The Irish Hotels Federation welcomes this opportunity to address the Special Committee on Covid-19 Response on the pandemic and its impact on tourism, hospitality, hotels and guesthouses.
The Irish Hotels Federation is the representative body of the hotel and guesthouse sector in Ireland. It is a key stakeholder in Irish tourism, working closely with our industry partners to ensure the right conditions are in place for tourism and hospitality to grow and prosper, thereby contributing to job creation.
This is the greatest health crisis in living memory and we appreciate that significant resources are being committed by the Government to address the overriding issue of public health. We also welcome the great progress being made in suppressing the disease. We express our sympathy to the family and friends of all those who have lost their lives.
Covid-19 has had a catastrophic impact on our industry, manifesting itself in job losses, revenue losses and a significant reduction in business financial resources. A much greater focus on tourism is now required given the extraordinary challenges ahead. This should put it at the top of the Government's economic policy agenda with further immediate supports for tourism businesses being made available as a matter of urgency.
We are committed to working closely with the incoming Government and the Minister with responsibility for tourism, Deputy Catherine Martin, to ensure tourism is not left behind. However, we are disappointed with the lack of a dedicated Department with sole responsibility for tourism, Ireland's largest indigenous industry.
The immediate impact of Covid-19 has been the elimination of over €5 billion in tourism revenue, representing a 74% drop for the full year, the closure of 85% of hotels during the lockdown, a collapse in business working capital and an unprecedented level of job losses.
It puts at risk more than 180,000 of the almost 270,000 jobs supported by our industry. With the right Government supports, we project that annual revenues and employment can recover to 2019 levels over a five-year period up to 2025. This would mean €7.7 billion in revenue and the employment of 270,000 people. Without appropriate supports, we see 2025 tourism revenue at €5.4 billion and employment returning to just 190,000 people, which is 30% fewer than in 2019. Over a five-year period, this would represent a cumulative additional loss of approximately €7 billion to the economy and additional cumulative unemployment costs of €3.3 billion.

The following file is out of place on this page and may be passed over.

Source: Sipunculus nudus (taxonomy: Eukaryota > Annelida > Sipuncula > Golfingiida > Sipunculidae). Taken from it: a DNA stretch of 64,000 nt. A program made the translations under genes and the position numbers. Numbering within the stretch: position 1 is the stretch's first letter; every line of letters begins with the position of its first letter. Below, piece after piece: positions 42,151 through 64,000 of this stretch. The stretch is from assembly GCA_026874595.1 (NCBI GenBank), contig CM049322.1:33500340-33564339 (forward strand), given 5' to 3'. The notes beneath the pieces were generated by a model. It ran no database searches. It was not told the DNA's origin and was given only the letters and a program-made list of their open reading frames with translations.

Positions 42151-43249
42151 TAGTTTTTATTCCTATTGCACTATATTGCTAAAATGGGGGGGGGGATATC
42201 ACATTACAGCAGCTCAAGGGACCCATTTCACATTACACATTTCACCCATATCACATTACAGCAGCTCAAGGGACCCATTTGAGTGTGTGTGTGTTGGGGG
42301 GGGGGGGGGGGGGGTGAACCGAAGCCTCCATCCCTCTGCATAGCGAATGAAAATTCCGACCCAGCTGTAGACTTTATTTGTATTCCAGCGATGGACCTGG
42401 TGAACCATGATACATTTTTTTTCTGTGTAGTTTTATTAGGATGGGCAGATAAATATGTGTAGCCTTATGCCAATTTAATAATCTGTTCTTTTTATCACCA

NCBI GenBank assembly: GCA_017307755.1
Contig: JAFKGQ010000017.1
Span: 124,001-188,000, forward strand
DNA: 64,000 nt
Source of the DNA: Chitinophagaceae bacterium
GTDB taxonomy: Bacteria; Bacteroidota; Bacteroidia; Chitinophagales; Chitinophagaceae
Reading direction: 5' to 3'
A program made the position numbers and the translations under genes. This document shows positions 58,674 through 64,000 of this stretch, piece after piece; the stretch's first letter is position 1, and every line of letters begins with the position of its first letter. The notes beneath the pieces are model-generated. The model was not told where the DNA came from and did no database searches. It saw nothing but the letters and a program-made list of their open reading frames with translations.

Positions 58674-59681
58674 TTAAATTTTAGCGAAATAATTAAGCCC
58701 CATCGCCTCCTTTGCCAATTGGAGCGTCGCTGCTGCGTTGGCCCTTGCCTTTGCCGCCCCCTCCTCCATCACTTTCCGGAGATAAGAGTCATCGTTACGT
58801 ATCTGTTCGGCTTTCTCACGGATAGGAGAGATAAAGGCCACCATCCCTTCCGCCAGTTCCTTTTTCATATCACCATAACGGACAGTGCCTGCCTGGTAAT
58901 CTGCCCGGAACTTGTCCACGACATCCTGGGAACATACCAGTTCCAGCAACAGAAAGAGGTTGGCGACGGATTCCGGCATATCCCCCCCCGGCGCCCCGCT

The Irish Hotels Federation has developed an outline plan to restore activity and employment to 2019 levels by 2025. This will also help restore the estimated €2 billion contribution in tourism taxes to the Exchequer each year, in addition to reducing a potential State bill of €2 billion per annum in unemployment costs. This proposed recovery plan will require a co-ordinated approach from the Government, State agencies and industry stakeholders and will form part of the IHF's contribution to the tourism recovery task force recently announced by the Government, of which IHF president, Ms Elaina Fitzgerald Kane, is a member. While we welcome the various business and employment supports introduced already, they do not go far enough. The tourism and hospitality industry has been far more severely affected and faces a more challenging road to recovery than other parts of the economy. This has not been adequately recognised as yet.
The overriding priority must be to safeguard the livelihoods of the 270,000 people whose jobs are supported by tourism. As such, it is vital that the wage subsidy scheme is continued and extended to include seasonal employees and take account of employees being previously on reduced hours due to seasonality. The scheme should be continued until the impact of Covid-19 restrictions has fully abated.
Additional Government measures on liquidity and competitiveness are also required to protect tourism livelihoods to address the challenges we face. Tourism businesses now have a significantly weakened capital base caused by restrictions introduced to suppress Covid-19. These measures should be tailored to the specific challenges facing tourism to help businesses survive and restart, including significantly increased grants to assist tourism businesses to reopen and survive, 0% interest on Government guaranteed finance and a Government support scheme for the deferral of capital and interest payments for a period of one year. Other countries such as Germany, France and Spain have provided immediate fiscal impulse measures, including direct support to help their businesses restore their capital base and restart.
International competitiveness is key to our industry. We are calling for a reduction in tourism VAT to 5% until December 2021, followed by a permanent restoration to 9% to assist recovery and secure a viable and sustainable future for tourism. International competitiveness is an urgent issue and Irish hotel VAT is now higher than VAT on hotels in 28 European countries with which we complete. In addition, the local authority rates and charges waiver period should be extended to coincide with business interruption due to Covid-19, with a revision of ongoing charges to reflect reduced business activity during the recovery period.
The Irish Hotels Federation has worked closely with Fáilte Ireland-----